Base 4dr Front-wheel Drive
2013 Acura RDX

MSRP ?

$34,320
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Engine Engine 3.5LV-6
MPG MPG 20 City / 28 Hwy
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2013 RDX Overview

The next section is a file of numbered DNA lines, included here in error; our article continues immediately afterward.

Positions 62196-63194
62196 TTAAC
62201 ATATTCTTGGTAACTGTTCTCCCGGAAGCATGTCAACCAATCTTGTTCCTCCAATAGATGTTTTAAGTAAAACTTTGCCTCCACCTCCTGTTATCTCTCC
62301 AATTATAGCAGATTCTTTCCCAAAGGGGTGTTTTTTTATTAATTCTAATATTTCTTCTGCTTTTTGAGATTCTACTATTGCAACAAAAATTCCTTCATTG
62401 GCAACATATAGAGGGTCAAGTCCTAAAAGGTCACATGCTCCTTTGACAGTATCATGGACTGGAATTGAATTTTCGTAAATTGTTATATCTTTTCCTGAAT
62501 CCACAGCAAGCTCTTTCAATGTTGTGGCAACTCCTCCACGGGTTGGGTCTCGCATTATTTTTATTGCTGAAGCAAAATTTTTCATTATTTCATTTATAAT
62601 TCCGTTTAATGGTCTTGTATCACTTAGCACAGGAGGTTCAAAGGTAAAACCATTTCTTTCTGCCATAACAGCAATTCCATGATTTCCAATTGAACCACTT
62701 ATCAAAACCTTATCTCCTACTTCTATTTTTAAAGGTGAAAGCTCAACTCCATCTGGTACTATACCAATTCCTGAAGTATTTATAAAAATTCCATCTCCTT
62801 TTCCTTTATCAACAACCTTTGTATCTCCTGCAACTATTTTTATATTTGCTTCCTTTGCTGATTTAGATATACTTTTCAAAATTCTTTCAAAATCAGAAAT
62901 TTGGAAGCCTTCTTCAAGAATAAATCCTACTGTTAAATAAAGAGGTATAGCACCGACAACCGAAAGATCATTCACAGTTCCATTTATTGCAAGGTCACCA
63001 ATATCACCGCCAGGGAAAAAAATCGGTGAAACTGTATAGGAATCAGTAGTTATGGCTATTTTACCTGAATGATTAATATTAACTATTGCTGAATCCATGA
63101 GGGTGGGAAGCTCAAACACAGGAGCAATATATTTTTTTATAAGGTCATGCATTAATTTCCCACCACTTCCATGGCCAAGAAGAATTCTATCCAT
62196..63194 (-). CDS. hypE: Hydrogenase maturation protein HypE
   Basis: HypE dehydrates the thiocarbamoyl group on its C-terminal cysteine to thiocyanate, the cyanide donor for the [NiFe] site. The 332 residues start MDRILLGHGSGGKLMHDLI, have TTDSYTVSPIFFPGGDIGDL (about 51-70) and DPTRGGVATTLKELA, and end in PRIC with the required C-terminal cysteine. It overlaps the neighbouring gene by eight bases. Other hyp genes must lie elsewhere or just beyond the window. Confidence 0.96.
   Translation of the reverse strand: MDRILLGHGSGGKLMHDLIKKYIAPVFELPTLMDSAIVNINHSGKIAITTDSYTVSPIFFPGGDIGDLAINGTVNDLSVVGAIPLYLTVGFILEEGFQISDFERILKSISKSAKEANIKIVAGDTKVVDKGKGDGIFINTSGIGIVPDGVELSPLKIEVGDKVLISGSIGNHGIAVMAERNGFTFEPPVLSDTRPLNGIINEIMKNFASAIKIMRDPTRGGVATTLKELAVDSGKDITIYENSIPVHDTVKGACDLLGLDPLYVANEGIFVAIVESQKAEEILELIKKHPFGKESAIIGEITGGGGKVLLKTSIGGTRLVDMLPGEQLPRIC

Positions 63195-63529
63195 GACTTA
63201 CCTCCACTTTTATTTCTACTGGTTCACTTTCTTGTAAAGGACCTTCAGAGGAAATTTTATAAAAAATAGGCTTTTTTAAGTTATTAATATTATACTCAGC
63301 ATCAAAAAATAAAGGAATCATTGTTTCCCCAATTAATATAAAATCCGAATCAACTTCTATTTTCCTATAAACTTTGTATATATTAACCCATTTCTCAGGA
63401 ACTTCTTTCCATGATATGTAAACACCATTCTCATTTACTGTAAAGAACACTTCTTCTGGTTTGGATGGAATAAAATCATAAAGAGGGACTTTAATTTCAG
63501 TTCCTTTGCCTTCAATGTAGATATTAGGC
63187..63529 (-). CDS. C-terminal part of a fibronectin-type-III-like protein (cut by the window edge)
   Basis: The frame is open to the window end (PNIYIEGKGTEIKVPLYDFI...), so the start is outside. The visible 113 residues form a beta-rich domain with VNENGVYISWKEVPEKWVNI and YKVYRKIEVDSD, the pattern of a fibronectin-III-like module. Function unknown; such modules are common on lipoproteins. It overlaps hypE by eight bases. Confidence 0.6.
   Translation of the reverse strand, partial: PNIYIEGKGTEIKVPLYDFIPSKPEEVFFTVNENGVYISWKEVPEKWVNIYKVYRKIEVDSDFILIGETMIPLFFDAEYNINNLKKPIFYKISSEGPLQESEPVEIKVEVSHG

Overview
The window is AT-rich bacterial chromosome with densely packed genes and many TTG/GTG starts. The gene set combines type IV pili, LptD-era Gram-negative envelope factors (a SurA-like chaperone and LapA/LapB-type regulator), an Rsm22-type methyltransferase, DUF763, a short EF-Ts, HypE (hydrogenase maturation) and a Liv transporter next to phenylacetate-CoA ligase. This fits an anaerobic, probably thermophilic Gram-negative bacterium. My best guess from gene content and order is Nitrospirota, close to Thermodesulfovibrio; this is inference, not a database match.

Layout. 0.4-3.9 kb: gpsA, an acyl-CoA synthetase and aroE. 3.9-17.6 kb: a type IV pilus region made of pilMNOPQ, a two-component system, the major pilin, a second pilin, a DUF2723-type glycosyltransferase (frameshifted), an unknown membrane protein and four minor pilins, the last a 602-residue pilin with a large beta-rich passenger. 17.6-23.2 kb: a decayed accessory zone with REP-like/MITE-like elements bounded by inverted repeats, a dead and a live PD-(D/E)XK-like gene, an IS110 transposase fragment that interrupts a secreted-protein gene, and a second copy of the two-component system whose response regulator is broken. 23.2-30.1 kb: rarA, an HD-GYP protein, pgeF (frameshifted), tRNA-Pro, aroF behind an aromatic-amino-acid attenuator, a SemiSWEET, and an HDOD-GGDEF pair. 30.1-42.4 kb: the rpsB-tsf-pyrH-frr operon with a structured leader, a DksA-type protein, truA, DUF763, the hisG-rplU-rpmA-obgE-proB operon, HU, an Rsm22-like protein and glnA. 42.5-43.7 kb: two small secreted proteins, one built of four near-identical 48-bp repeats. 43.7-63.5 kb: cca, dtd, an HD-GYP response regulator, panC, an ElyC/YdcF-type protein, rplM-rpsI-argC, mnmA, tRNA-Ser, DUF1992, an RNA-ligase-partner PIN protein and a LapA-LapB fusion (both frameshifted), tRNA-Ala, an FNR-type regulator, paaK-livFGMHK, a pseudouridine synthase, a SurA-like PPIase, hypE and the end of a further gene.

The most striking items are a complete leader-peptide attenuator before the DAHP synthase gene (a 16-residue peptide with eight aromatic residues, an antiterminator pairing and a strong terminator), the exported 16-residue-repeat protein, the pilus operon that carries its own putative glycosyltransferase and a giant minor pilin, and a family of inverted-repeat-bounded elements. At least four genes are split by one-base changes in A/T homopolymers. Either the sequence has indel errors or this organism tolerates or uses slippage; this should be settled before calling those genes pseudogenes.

The Softening Of A Sharp-Edged CUV If you had asked us back in 2006 if the then-brand-new Acura RDX would be a success, our answer would have been yes. And why not? The Acura brand was still in demand, buyers were increasingly clamoring for luxury crossovers and the economy appeared to be in solid shape. And don't forget that the RDX was seemingly ahead of its time, pairing together a turbocharger and inline four-cylinder engine before it became de rigueur among engine choices. If you had asked us that question six years ago, we would've been dead wrong, because the RDX proved to be anything but a sure bet. The compact luxury crossover stumbled along with woeful sales over the past half-decade, with 2007 being its best year with a meager 23,356 units sold. As it turns out, American luxury car buyers weren't ready for a boosted CUV with a stiff ride, limited cargo-hauling capabilities and lousy fuel economy. While the first RDX was a box office flop, Acura feels like it has an appropriate sequel for the 2013 model year. Gone is that performance-oriented turbo-four that was so out of place. Honda's luxury arm has instead gone with the company's tried and true 3.5-liter V6, placed it in a new larger platform, and added a raft of much-needed refinement. What we see is a well-executed styling evolution. The 2013 RDX went under the knife in search of a softer shape, and what we see is a well-executed styling evolution that includes smoother lines, a more distinct greenhouse profile and more palatable mug shot. Acura designers streamlined the front end of the RDX with a new grille that loses the chunky proportions of the outgoing model. The fog lamp housings have also been transformed, with over-the-top brightwork replaced by understated simplicity. The headlight assemblies have also been re-imagined, now tapering off into the front wheel wells. Out back the D-pillar is a bit more pronounced as it tapers off toward the beltline. The taillights have also been tweaked, losing their demonic hawk eyes in favor of assemblies that better match the headlights. The RDX definitely looks more grown-up on the outside, and similar progress takes place within the cabin. The previous model featured a more compartmentalized dash, but the 2013 receives a total makeover with flowing lines that taper off into the center instrument panel. The dash continues to feature soft-touch materials, but faux nickel accents have been added to provide more visual appeal. The steering wheel is mostly unchanged, with a great, leathery grip and multitude of buttons. The gauge cluster also has been reworked, swapping out individual housings for each gauge for a centrally enclosed area with an LED display resting in the middle. Another big change is a new housing for the 8.5-inch LCD screen, which now rests higher and settles deeper into its own cove. We really liked this modification since it blocks out sunlight and makes the screen much easier to read. This Silver Moon …